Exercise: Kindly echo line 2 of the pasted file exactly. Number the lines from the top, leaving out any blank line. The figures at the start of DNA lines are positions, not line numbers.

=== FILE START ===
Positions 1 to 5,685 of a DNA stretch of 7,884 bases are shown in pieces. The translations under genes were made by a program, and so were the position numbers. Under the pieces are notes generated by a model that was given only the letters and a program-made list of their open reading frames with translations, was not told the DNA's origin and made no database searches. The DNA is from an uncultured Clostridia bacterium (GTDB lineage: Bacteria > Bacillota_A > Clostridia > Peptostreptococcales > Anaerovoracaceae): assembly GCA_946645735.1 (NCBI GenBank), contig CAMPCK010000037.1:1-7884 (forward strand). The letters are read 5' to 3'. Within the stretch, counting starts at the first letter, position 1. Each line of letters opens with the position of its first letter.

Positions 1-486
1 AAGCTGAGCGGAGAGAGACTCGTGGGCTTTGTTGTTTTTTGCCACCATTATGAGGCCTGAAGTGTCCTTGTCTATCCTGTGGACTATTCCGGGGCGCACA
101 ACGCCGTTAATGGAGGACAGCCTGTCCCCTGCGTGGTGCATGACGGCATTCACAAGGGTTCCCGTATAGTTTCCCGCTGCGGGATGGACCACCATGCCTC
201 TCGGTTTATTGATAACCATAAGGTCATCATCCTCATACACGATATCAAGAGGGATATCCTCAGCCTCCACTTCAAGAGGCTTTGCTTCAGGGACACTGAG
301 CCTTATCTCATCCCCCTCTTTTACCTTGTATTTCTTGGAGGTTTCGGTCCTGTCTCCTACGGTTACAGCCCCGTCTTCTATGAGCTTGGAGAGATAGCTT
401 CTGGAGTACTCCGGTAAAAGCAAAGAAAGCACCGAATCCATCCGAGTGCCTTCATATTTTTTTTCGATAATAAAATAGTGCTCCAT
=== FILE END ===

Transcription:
Positions 1-486